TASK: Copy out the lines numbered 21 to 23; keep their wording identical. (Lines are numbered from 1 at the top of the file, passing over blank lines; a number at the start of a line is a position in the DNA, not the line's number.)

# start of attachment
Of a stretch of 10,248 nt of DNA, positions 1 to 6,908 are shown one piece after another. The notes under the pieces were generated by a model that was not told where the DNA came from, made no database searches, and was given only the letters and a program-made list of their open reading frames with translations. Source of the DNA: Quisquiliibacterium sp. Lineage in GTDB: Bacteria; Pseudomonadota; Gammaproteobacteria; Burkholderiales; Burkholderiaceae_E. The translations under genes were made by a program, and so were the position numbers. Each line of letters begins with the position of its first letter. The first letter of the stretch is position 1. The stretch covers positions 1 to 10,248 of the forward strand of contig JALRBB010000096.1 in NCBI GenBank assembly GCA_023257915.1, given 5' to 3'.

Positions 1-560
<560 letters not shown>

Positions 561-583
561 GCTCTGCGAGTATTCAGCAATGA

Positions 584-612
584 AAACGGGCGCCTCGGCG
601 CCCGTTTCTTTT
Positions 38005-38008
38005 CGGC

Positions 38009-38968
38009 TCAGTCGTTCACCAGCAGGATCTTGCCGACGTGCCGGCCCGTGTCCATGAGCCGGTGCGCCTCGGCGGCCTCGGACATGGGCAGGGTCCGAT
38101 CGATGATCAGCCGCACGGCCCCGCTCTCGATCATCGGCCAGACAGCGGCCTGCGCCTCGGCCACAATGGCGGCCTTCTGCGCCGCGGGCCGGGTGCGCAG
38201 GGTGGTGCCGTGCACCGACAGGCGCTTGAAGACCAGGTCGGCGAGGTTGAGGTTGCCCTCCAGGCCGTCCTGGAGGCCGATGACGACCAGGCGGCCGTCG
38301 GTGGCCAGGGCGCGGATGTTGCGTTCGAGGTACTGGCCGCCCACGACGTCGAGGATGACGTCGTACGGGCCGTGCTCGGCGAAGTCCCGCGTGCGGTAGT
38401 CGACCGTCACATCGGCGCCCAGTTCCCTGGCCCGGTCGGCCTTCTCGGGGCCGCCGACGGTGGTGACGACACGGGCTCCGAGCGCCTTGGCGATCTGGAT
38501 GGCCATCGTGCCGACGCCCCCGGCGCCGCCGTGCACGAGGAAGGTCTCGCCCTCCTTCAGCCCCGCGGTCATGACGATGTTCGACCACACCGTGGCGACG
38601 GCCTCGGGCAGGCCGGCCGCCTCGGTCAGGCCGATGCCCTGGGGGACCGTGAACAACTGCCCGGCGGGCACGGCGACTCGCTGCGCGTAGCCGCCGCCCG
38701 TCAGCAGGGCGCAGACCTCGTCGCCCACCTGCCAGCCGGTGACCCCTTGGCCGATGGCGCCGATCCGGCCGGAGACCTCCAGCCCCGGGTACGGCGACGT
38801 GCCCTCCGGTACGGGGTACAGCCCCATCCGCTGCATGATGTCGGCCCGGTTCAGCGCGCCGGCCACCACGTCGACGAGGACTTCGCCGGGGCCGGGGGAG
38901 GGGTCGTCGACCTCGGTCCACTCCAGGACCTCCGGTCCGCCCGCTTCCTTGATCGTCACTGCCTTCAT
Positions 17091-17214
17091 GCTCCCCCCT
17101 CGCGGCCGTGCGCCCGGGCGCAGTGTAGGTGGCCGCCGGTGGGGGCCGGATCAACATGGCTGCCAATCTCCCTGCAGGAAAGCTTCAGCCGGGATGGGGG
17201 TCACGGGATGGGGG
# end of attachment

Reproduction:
38901 GGGTCGTCGACCTCGGTCCACTCCAGGACCTCCGGTCCGCCCGCTTCCTTGATCGTCACTGCCTTCAT
Positions 17091-17214
17091 GCTCCCCCCT